Small bites: How does your Bier Garden grow?

MUSICAL CHAIRS: Despite adding a performance stage and space for 50 additional seats, general manager Nathan Wardell says Bier Garden's capacity will remain at 287 persons. Photo by Kat McReynolds

How does your Bier Garden grow?

In nearly 20 years of operation, downtown Asheville’s Bier Garden has assumed multiple identities, rebranding the company’s look and feel to reflect demand. This year’s upgrade includes a second bar and a new cocktail lounge seating area, which management aims to unveil by late November.

“We always try to keep it fresh and keep it competitive, because Asheville is ever-changing,” says general manager Nathan Wardell, who notices that many patrons actually leave if they can’t find a seat at the bar. “That’s their preference. They want to sit down, have a small bite and bar hop,” he explains.

With the second bar comes a new drink menu, although Wardell says current offerings will simply be improved upon. He hopes to give patrons more rare, high-end liquor options since most Asheville haunts don’t stock $150 bottles of bourbon or tequila. Both bars will serve the same items.

Pub game staples like basketball, darts, the photo booth and several claw machines made the cut to stay, while disused games got “scrapped” during the renovation process. The bar’s new choice of entertainment, however, should sound better than any beeping pub game loop.

“We’re going to build a little stage and hopefully get a little bit more involved with the live local music,” says Wardell, adding that the venue will ideally host jazz and singer-songwriter types during the week and DJ’s on busier weekend nights.

“The good news for the local economy is we’re going to generate more revenue, we’re going to pay more taxes, we’re going to increase employment size, and I’m pretty sure it will jump our number of 52 employees to about 65 employees,” says the manager, speculating that developments will support about a dozen additional shifts per week.

Wardell plans to “work out the kinks” before scheduling a release party for the new bar and lounge to prevent speed and quality of service from being compromised during the transition. “It’s coming soon!” he promises.

West Asheville Tailgate Market fall feast

The West Asheville Tailgate Market will hold a tailgate-to-table feast on Tuesday, Nov. 18. The family-style meal, prepared by chef Amy Fariss of Nine Mile and Suzy Phillips of Gypsy Queen Cuisine, will showcase elements of both Mediterranean and Caribbean cuisine using ingredients primarily sourced from market vendors. Accompanying the meal will be cocktails by Sovereign Remedies, local microbrews, tea and live music, with all proceeds from the $35 admission price furthering the tailgate market’s growth.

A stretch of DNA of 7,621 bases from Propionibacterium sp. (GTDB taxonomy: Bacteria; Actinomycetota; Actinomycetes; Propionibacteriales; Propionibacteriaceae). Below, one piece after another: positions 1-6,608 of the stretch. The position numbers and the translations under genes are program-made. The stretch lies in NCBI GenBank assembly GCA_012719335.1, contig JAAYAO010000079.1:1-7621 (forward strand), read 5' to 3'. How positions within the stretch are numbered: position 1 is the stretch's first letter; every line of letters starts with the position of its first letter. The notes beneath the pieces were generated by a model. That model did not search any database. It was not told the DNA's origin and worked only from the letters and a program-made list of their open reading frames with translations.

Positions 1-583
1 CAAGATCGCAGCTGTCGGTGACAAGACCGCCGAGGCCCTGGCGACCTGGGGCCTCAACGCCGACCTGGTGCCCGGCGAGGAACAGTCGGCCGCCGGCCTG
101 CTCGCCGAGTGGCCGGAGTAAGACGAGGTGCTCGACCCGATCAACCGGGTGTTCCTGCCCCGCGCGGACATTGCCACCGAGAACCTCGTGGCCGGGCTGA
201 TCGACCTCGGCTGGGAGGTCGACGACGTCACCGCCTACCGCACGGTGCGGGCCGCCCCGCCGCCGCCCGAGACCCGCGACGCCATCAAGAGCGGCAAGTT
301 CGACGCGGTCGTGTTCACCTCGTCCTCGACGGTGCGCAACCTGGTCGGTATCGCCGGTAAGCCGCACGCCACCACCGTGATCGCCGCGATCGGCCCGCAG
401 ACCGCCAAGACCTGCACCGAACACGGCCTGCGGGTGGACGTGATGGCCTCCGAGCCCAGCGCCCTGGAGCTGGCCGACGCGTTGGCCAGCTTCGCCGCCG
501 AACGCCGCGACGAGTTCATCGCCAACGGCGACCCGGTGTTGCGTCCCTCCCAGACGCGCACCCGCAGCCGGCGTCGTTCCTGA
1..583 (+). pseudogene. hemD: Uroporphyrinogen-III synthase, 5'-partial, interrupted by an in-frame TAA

7 p.m. Tuesday, Nov. 18, The Hub (also known as Villagers), 278 Haywood Road. Tickets available at the West Asheville Tailgate Market (Tuesdays, 2:30-5:30 p.m. at 718 Haywood Road), the Hub and online at


Swannanoa Chili and Cornbread Cookoff

Southern hospitality meets southern cookin’ at Swannanoa United Methodist Church’s second annual Chili and Cornbread Cookoff, held Saturday, Nov. 8. The $5 all-you-can-eat admission ticket benefits local mission projects selected by cookoff sponsor United Methodist Women, and last year’s event raised over $300 for charity. For a $10 fee, at-home chefs can try their luck in a competitive arena where local celebrities will judge both chili and cornbread submissions based on the color, aroma, taste, consistency and aftertaste of each dish. 2013 winners Jerry Hubbard and Donna Gasperson are expected to defend their titles, so don’t forget to perfect grandma’s recipe before the weekend!

1-4 p.m. Saturday, Nov. 8, United Methodist Church of Swannanoa, 216 Whitson Ave. Information and tickets:

Tradd Cotter fungi forum

Author and mycologist (studier of fungi) Tradd Cotter will visit Malaprop’s Bookstore on Thursday, Nov. 13, to promote his latest book, Organic Mushroom Farming and Mycoremediation: Simple to Advanced and Experimental Techniques for Indoor and Outdoor Cultivation. Cotter’s work distills years of research into best practices for low- or no-tech organic mushroom growing and reveals some surprising properties of the fungus, including mushrooms’ ability to reduce herbicide dependence and aid in toxic oil spill relief.

7 p.m., Thursday, Nov. 13, Malaprop’s Bookstore, 55 Haywood St. Information:

Plant-based Prevention of Disease Conference

North Carolina nonprofit group Plant-based Prevention of Disease, Inc. (P-POD), will hold its inaugural conference at UNC Asheville Nov. 14-16, to offer “an evidence-based look at how the risks of society’s major preventable diseases may be affected and reduced by certain plant-based approaches to eating.” The weekend’s events hinge around individual and panel presentations by distinguished professionals in the fields of cardiology, dietetics, cancer research and more.

Information and tickets: Specific presentation locations will be shared with registrants prior to the conference.


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About Kat McReynolds
Kat studied entrepreneurship and music business at the University of Miami and earned her MBA at Appalachian State University. Follow me @katmAVL

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